Perhaps the most shocking four words a person can utter are these: “I believe the Bible.” No caveats. No exceptions. No qualifications. When you say this to a non-Christian, it is shocking to them in our progressively enlightened 21st century that any of our tribe still exist. When you say this to a Christian, they too will be shocked–not because you believe the Bible, but because you believe it without exception. In theory, every Christian believes the Bible, but if you were to examine their trash bins, you might be surprised to find more than a hand-full of passages tossed out. In the first Shock and Awe post, I wrote about the trend among new churches toward exhibitionism, light shows, off-color humor and surprising ‘worship’ songs as an effort to connect with disillusioned non-Christians. However, I believe it is more shocking to find a Christian who will actually stand by the Bible, every chapter, every verse, every word, and say, “I believe it.”
It is all well-intentioned. Christians want people to receive the Bible as authoritative, but they believe there are certain passages, themes, or verses that turn people off. The Bible has a wardrobe malfunction problem. Every couple of pages, the Bible’s top falls off, or we find it with its pants on the floor. It’s the Christian’s job to do our best to shield these indecencies from the public eye and to smooth over any embarrassments. The Bible is like a PR nightmare. The OT keeps us busy enough, what with all of its polygamy, bloodshed, and genocide. Then Paul has to go running off at the mouth about male supremacy, and Jesus has to say things like, “If you don’t forgive others, my Father in heaven won’t forgive you.” Christians take on the role of the blushing parent apologizing for a precocious child: “I’m sorry, he doesn’t really mean that.”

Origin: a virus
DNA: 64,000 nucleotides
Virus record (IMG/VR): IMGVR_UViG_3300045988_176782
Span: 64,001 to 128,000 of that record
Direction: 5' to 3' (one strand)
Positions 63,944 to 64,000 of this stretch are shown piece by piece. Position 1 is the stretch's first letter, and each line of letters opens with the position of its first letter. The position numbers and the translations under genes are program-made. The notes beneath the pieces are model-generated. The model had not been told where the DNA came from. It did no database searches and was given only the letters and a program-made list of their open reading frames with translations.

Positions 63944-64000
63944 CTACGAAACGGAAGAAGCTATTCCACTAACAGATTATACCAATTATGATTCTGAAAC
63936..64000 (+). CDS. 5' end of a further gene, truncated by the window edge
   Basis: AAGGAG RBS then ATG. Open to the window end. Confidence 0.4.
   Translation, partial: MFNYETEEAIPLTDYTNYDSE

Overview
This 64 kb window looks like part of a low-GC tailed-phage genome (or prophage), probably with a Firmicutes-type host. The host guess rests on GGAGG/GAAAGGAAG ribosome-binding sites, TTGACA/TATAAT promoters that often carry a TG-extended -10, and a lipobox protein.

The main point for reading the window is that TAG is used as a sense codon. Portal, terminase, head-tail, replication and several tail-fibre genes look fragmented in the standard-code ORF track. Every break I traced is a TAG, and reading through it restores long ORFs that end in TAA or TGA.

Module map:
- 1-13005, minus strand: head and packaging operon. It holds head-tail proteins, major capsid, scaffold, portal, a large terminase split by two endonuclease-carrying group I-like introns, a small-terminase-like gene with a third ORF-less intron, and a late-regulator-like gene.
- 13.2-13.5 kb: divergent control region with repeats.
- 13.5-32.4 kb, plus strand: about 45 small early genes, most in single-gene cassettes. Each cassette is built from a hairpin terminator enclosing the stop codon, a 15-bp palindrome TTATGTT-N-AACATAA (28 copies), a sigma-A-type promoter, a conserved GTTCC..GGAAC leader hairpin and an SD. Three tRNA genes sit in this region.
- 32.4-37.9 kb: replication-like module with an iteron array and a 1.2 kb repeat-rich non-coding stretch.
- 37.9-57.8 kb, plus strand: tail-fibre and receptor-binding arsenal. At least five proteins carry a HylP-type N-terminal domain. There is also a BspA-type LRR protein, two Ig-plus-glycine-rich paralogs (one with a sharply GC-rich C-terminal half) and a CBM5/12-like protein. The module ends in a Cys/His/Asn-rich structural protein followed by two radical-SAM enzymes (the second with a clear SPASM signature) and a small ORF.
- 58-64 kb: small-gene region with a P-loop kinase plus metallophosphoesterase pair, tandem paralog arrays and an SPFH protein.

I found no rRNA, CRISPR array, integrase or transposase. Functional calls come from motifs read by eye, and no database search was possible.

Christians in our churches like Jesus. We believe in Jesus, and we truly trust his death for the forgiveness of sins. The problem for many of us is the book we were handed when we believed in Jesus: the Bible. To many Christians, it is as much a hindrance to modern Christianity as it is a help. Perhaps this is why they prefer to do ‘bible’ studies on Christian books by modern authors or use translations that obscure what the Bible actually says.
The problem is that all of this reinterpretation, censorship, and public apology does not make the Bible more palatable to the non-Christian world. What it does do is show the rest of the world that Christians don’t even believe the Bible. Rather than boosting the Bible’s authority in the eyes of the world, we degrade it by qualifying it away into oblivion. When we try to dress the Bible in a modern pencil skirt, with a modest blouse and some casual flats, we are not doing it any favors. God intends for believers to embrace the Bible naked and unashamed. Parts of it are going to go down smoothly like honey on the tongue. Other parts of it are going to feel like an abrasive brillo pad on your unshaven face. However, every part is meant for all believers.
Do you want some shock and awe in your church? Go around and tell people you are done making excuses for God’s Word. Tell people you may not understand every word, but you believe every word is true. Actually live like you trust 2 Tim. 3:16-17–that all Scripture is breathed out by God and profitable. People will look at you like you’re an alien. They will say, “But what about 1 Cor. 11 and headcoverings? Surely not that passage!” “Yes, I believe it.” As their temperature starts to rise they will respond, “Yeah, but the imprecatory psalms, we shouldn’t really use those…” “Yes, I believe them.” And as you watch their faces fill with exasperation simply tell them, “I may not understand it all, but I believe it is all true. I believe the unadorned, uncensored, and shocking Scripture. All of it–down to the last inspired word.”